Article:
Below is a slide image inserted on the main stage using a Position of Fit, as described earlier. View example.

In the next example below, the slide has been added using a web page that sets the background color of the page to match the slide background color. View example.


Create the web page

Copy and paste the markup below into a new HTML document and make the necessary edits for the background color and slide URL. Host the HTML document, and add it to your story map as a web page, using the default Fill option. The HTML will display the slide responsively, so that it fits any size or aspect ratio. Remember that if your story map uses HTTPS, everything else must be HTTPS.


Adding maps, apps, and more

In addition to your slides, you may want to add web maps, apps, and more. When adding a web map for use during a presentation, you may want to add the map using the Map Viewer to enable interactive demonstration capabilities. You can also add scenes using the Scene Viewer. Add them as a Web page using the URL of the web map or app.

Use the default Fill position. Since the Map Viewer and most apps and app templates are responsive, they’ll fill the entire main stage area.

Tip: When embedding apps and other Story Maps you can minimize the user interface, which is recommended for best results. See Embedding a Story Map within a Story Map. Other apps and the Scene Viewer can also be minimized, see details in the examples and descriptions below.



Open the Story Map Series Presentation Examples. Click the tabs at the top, or links below, to view the examples.

Tab 4: Embedded Map Viewer

By embedding the Map Viewer using your organization URL, you have complete access to all of the Map Viewer capabilities.

Tab 5: Embedded Scene Viewer

When embedding the Scene Viewer, you can append &ui=min to the end of the Scene Viewer URL to minimize the interface. When you mouse over the scene, navigation UI elements will appear. Compare the options below:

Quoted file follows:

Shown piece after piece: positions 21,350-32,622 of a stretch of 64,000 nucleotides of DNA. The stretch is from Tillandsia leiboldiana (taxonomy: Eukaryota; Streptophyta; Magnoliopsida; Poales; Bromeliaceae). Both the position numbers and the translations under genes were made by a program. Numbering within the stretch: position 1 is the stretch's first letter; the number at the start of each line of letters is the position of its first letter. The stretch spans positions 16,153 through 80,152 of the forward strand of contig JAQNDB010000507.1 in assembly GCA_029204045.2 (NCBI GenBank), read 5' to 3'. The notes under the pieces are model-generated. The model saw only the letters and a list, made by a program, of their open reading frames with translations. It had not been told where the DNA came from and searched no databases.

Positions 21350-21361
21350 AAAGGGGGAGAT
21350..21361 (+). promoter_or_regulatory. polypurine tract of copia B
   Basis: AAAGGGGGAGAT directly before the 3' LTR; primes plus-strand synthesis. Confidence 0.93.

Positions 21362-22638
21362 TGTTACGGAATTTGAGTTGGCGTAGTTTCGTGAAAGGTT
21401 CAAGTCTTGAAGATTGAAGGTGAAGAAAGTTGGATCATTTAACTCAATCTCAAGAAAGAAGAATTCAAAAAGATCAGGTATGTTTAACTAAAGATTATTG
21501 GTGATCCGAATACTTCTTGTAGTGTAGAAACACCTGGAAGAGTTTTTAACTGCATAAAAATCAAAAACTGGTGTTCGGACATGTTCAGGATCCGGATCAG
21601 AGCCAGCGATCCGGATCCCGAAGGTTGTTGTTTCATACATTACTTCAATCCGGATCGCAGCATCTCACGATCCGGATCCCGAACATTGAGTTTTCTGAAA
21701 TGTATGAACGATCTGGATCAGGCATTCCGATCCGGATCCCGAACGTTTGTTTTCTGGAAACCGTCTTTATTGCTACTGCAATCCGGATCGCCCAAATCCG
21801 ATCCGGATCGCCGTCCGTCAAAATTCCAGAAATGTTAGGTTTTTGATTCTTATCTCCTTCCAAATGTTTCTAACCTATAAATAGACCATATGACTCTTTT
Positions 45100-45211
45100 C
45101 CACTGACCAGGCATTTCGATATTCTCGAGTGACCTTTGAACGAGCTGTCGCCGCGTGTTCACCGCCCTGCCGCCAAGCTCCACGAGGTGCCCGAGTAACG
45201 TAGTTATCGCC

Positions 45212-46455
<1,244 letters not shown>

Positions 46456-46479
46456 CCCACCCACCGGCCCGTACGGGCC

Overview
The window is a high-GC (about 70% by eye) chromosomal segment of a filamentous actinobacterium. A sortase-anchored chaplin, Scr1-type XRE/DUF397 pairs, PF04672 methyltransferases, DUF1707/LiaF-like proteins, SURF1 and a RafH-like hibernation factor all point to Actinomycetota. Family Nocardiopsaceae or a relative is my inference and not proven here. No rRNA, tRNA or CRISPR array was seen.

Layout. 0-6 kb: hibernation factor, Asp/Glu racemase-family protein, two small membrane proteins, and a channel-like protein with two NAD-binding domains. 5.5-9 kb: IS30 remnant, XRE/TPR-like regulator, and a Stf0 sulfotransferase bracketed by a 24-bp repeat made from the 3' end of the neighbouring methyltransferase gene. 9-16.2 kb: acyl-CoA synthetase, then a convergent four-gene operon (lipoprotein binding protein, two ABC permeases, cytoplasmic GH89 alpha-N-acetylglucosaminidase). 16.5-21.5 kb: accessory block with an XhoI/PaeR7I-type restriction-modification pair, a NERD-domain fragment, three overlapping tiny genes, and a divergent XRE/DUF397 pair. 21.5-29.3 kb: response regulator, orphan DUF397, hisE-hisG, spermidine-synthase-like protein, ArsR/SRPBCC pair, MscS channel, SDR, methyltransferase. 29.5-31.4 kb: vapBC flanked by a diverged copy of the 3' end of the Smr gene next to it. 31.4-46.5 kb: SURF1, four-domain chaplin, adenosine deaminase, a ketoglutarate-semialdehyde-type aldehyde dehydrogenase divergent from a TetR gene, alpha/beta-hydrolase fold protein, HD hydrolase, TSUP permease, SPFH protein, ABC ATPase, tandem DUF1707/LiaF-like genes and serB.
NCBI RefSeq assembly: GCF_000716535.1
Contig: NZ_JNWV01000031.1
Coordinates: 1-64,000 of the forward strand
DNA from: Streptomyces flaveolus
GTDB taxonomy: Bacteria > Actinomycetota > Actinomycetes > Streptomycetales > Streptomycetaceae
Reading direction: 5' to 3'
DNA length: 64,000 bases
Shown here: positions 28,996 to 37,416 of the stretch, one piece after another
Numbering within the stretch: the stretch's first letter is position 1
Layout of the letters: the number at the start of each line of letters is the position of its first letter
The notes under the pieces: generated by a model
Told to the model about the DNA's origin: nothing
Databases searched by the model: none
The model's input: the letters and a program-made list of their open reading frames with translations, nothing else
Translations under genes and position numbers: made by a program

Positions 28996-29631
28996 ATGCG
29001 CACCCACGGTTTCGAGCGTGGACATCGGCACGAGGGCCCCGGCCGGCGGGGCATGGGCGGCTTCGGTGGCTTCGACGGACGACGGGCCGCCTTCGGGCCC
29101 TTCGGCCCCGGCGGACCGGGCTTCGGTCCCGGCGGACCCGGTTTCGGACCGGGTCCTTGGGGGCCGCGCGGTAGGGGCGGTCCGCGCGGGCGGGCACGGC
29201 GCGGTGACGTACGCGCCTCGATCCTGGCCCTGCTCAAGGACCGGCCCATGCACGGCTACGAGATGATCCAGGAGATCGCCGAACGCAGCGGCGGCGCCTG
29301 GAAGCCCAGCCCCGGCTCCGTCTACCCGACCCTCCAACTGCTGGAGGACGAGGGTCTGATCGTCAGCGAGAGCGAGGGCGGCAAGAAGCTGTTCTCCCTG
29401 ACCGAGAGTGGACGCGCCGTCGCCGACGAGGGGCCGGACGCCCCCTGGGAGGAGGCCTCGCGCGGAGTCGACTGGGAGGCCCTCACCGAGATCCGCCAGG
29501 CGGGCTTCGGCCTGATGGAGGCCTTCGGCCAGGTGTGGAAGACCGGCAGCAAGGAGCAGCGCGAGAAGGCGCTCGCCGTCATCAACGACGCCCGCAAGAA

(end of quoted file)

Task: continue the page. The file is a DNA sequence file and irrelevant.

Tab 6: Embedded Web AppBuilder app.

When using Web AppBuilder or other configurable apps, you can make UI elements invisible or otherwise remove them for a better experience when embedded.

Tab 7: Embedded Story Map Swipe & Spyglass

By appending &embed to the URL of any Story Map, you can minimize the UI for embedding it within your presentation.


Maximizing your presentation

When displaying your Story Map presentation in a browser, maximize the display area by appending &embed to the end of your story map URL. This eliminates the title (and subtitle if you have one), and only displays the bullets or tabs.

You can also hide all browser bookmarks to gain additional space, and can display the presentation in full screen mode (F11 in Chrome) to omit browser tabs and use all of the available space.


Tips and considerations

Story Maps are a powerful way to tell a story using maps and media, and Story Maps can be a powerful way to deliver presentations. Some thought and planning will provide the best results. Here’s a few things to consider.

It’s easy to author a terrible PowerPoint presentation, and we’ve all suffered through our share of them. Crafting a great Story Map is somewhat of an art, and a great Story Map presentation is no different.

Omit, or limit, the text in the Story Map so that the audience listens to you, instead of reading words.

Story Map presentations work best when they are short. Story Map Series supports a maximum of 30 tabs or bullets.

Story Maps do not offer the slide transitions and animations that are available in PowerPoint. If you feel these are necessary, stick with PowerPoint.

Choose the best Story Map for your purpose. Story Map Series, using either the tabbed or bulleted layouts with their optional text panel, is ideal if you want your audience to focus on your slides and live apps.

When adding content via a URL that takes a while to initialize (like a detailed web scene), ensure that Unload when reader navigates away is unchecked for your entries.

Before your presentation you can “warm up” all your maps and apps, and unchecking this option ensures they do not need to be reloaded when you reach that part of your presentation.


For more information

About the author

I am a corporate technology evangelist and geo advocate at Esri, focusing on ways to broaden access to geographic information and helping customers succeed with ArcGIS. On a good day I'm making a map, on a great day I'm on one. Email or connect on LinkedIn (